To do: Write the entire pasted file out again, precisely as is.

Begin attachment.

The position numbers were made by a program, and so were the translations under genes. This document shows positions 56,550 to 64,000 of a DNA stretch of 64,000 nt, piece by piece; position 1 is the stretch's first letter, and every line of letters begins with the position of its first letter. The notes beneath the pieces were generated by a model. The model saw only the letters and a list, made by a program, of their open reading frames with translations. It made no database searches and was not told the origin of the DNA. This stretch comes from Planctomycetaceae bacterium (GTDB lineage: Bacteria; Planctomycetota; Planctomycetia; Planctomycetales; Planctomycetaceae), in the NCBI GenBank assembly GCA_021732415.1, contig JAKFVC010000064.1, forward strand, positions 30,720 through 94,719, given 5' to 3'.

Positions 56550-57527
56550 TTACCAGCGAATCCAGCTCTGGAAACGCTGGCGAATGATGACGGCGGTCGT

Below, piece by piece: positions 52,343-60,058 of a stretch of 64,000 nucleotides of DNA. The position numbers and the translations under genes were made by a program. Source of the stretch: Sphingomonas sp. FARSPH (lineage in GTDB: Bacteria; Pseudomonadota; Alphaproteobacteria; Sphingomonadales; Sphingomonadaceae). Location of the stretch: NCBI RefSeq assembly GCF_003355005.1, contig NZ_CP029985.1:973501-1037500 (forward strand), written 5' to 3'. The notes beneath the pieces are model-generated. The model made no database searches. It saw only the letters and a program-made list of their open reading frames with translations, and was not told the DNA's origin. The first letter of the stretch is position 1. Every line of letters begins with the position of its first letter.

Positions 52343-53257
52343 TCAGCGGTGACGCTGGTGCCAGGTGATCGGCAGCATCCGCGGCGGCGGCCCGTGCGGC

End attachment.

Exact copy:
The position numbers were made by a program, and so were the translations under genes. This document shows positions 56,550 to 64,000 of a DNA stretch of 64,000 nt, piece by piece; position 1 is the stretch's first letter, and every line of letters begins with the position of its first letter. The notes beneath the pieces were generated by a model. The model saw only the letters and a list, made by a program, of their open reading frames with translations. It made no database searches and was not told the origin of the DNA. This stretch comes from Planctomycetaceae bacterium (GTDB lineage: Bacteria; Planctomycetota; Planctomycetia; Planctomycetales; Planctomycetaceae), in the NCBI GenBank assembly GCA_021732415.1, contig JAKFVC010000064.1, forward strand, positions 30,720 through 94,719, given 5' to 3'.

Positions 56550-57527
56550 TTACCAGCGAATCCAGCTCTGGAAACGCTGGCGAATGATGACGGCGGTCGT

Below, piece by piece: positions 52,343-60,058 of a stretch of 64,000 nucleotides of DNA. The position numbers and the translations under genes were made by a program. Source of the stretch: Sphingomonas sp. FARSPH (lineage in GTDB: Bacteria; Pseudomonadota; Alphaproteobacteria; Sphingomonadales; Sphingomonadaceae). Location of the stretch: NCBI RefSeq assembly GCF_003355005.1, contig NZ_CP029985.1:973501-1037500 (forward strand), written 5' to 3'. The notes beneath the pieces are model-generated. The model made no database searches. It saw only the letters and a program-made list of their open reading frames with translations, and was not told the DNA's origin. The first letter of the stretch is position 1. Every line of letters begins with the position of its first letter.

Positions 52343-53257
52343 TCAGCGGTGACGCTGGTGCCAGGTGATCGGCAGCATCCGCGGCGGCGGCCCGTGCGGC